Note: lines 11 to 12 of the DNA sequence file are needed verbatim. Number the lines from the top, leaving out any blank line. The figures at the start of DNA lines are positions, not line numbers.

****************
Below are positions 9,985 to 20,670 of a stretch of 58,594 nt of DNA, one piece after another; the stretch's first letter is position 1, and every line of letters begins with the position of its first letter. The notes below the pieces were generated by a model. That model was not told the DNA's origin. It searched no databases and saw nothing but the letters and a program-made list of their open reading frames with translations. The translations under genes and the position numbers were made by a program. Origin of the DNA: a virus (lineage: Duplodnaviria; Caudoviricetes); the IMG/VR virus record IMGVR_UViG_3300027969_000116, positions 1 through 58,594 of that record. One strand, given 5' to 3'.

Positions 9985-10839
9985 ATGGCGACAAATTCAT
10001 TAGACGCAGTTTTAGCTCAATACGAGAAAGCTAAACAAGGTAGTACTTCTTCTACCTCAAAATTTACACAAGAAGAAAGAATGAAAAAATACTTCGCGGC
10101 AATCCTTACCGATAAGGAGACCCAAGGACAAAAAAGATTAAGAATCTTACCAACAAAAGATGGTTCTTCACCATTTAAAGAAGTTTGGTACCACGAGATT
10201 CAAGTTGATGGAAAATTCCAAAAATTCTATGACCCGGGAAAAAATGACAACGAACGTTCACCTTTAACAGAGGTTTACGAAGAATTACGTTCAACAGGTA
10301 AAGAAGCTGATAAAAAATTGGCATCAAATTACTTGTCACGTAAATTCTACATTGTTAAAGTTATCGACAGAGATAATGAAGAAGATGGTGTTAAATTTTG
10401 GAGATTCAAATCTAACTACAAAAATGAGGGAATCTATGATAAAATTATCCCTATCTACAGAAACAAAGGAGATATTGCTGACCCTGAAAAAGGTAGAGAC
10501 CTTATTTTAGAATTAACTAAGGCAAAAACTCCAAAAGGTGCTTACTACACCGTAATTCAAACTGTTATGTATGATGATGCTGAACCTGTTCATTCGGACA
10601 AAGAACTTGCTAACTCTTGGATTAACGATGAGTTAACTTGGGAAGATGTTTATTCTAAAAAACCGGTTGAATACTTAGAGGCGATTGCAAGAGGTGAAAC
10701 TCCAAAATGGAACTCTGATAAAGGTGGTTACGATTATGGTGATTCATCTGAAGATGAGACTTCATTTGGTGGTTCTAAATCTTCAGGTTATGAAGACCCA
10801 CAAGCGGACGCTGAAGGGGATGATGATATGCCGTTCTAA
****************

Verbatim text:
10701 TCCAAAATGGAACTCTGATAAAGGTGGTTACGATTATGGTGATTCATCTGAAGATGAGACTTCATTTGGTGGTTCTAAATCTTCAGGTTATGAAGACCCA
10801 CAAGCGGACGCTGAAGGGGATGATGATATGCCGTTCTAA